Butlers Creek fish movement studies
Fish movement in response to hydrological management of Butlers Creek at Kings Billabong Nature Reserve, NW Victoria.
October 2013 to June 2014
The Butlers Creek System (BCS) forms part of the Kings Billabong Nature reserve wetland complex. Butlers Creek is a slow flowing anabranch connected to the Lock 11 weir pool of the Murray River at its northern (Baggs Bridge crossing) and southern (Jennings Bridge crossing) effluents. Ducksfoot Lagoon is a small terminal wetland connected to the upstream (southern) end of Butlers Creek, while a smaller Lagoon (Baggs Lagoon) is located at the northern end of Butlers Creek. Assessments of the fish community in the BCS by the MDFRC in 2009 identified nine species of fish including the threatened Freshwater catfish. Off-channel habitats such as Butlers Creek and the associated Ducksfoot Lagoon are important for fish populations because of the increased habitat diversity offered by floodplains, with heightened survival, feeding and reproduction opportunities (Junk et al. 1989; Lyon et al. 2010).
The Mallee Catchment Management Authority (MCMA) has constructed regulators on both the Baggs and Jennings crossings to allow managed control of the systems hydrological regime. Managed environmental watering (particularly wetland filling and draining events) can elicit a range of lateral movement responses (both passive and active) from differing fish species,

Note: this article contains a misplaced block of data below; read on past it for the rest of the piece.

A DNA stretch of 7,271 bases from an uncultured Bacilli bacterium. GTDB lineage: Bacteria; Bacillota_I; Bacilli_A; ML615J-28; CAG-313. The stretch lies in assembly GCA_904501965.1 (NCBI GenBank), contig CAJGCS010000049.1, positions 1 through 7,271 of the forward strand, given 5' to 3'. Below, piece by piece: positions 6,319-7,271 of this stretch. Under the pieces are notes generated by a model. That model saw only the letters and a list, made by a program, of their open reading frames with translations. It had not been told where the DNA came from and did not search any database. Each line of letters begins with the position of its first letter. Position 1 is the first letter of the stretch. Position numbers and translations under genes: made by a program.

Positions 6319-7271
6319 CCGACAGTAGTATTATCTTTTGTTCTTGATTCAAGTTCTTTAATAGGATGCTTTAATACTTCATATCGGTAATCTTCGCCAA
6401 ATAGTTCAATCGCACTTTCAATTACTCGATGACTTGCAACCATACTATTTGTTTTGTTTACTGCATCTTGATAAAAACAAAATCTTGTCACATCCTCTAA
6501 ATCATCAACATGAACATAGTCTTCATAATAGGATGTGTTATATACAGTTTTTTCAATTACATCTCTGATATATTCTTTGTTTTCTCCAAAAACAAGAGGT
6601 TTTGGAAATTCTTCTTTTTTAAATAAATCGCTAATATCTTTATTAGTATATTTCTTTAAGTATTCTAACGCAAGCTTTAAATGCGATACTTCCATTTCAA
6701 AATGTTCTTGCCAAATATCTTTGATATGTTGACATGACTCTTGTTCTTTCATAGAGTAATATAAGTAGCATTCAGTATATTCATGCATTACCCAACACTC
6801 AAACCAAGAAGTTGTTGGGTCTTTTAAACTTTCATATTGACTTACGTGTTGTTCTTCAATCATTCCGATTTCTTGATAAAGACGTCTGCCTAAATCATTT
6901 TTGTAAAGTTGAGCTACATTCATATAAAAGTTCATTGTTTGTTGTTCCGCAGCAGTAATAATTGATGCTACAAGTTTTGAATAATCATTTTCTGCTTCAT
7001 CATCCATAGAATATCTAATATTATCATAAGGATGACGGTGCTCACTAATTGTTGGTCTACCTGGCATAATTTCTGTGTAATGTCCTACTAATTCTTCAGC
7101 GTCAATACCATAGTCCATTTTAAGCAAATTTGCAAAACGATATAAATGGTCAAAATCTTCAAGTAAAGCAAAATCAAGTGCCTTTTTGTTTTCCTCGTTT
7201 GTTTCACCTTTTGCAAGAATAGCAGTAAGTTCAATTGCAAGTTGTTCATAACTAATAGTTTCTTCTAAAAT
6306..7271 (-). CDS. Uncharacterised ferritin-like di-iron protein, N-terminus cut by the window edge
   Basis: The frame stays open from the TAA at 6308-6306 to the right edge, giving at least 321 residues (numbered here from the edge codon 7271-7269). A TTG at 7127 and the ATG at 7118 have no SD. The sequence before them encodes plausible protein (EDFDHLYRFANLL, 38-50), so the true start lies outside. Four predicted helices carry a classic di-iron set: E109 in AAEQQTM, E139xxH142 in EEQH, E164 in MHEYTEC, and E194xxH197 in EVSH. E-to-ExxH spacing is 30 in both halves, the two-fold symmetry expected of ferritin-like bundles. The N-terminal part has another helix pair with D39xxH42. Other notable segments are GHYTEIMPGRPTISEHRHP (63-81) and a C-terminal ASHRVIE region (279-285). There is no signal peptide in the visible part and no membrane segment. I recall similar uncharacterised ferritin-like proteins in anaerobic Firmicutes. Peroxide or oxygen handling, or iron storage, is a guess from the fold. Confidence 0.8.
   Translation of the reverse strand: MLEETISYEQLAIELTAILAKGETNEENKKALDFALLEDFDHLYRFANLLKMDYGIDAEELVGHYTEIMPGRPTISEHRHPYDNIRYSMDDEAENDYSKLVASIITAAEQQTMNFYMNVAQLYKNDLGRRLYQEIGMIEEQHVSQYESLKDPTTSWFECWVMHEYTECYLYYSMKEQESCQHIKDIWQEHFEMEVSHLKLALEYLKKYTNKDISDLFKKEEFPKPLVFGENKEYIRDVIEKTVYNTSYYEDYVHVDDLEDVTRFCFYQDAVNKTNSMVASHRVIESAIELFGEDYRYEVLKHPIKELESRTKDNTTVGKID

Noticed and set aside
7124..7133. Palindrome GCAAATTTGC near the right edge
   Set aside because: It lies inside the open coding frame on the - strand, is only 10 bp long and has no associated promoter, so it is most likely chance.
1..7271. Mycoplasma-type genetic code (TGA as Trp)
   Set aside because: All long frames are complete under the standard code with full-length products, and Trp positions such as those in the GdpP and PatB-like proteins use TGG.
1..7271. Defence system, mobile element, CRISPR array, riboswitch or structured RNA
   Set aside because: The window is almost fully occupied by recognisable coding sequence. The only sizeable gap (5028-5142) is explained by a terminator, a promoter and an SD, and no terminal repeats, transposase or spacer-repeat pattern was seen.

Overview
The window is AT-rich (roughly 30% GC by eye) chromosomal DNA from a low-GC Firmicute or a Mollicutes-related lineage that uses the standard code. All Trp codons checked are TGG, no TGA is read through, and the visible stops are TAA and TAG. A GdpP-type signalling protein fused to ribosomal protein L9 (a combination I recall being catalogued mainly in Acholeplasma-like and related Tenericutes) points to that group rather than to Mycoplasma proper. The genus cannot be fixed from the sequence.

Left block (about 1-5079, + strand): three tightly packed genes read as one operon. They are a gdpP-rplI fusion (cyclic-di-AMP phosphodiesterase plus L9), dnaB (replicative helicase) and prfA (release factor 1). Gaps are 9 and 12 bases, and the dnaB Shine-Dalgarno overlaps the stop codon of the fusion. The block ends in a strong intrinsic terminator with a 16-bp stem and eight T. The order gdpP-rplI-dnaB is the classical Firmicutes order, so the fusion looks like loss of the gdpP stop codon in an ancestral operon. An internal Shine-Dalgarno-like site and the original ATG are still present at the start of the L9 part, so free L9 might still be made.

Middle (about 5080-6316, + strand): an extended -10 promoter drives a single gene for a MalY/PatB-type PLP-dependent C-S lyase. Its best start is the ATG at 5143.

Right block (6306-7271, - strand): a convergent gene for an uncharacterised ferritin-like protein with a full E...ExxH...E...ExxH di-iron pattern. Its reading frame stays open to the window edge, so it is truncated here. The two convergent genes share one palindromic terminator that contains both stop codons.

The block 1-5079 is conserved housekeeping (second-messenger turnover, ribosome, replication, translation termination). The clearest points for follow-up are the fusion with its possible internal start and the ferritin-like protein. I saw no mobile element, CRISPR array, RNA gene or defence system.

The movement responses of fish to managed hydrological events such as wetland filling and draining are however highly variable and poorly understood. The cues for movement could include factors such as flow rates, water chemistry (e.g. dissolved oxygen, salinity, and temperature), scents or nutrient levels in the inflowing water, or biological cues which initiate a behavioral response.
For example repeated assessments of lateral movements at Margooya Lagoon indicated that maturing Golden perch and Silver perch juveniles in the wetland were induced to return to the Murray River (thus contributing to native fish stocks locally) on managed wetland filling events, but not on drainage events (Ellis and Pyke, June 2011). Pest Carp, however, were induced to enter the wetland on drainage events, providing an opportunity for exclusion or stranding of the pest species at aggregation sites.
An MDFRC Acoustic Tracking range finding trial in Kings Billabong recently identified that although acoustic detection using tracking VEMCO VR2W receivers was not suitable in shallower (<1.5m) highly vegetated habitat present over the south-east section of Kings Billabong, they were suitable in deeper sections of the wetland. This indicated that the receivers would potentially be suitable for acoustic tracking of large-bodied fish in other deeper sections of the BCS.
This project aims to utilise the existing MDFRC tracking equipment in assessments of the movement of large-bodied fish in the BCS and other similar wetlands including Kings Billabong during future managed hydrological interventions.
In this clip featured on the MDFRC YouTube channel, Iain Ellis from MDFRC at Mildura talks about techniques available for investigating fish movement in response to changing water levels and flows.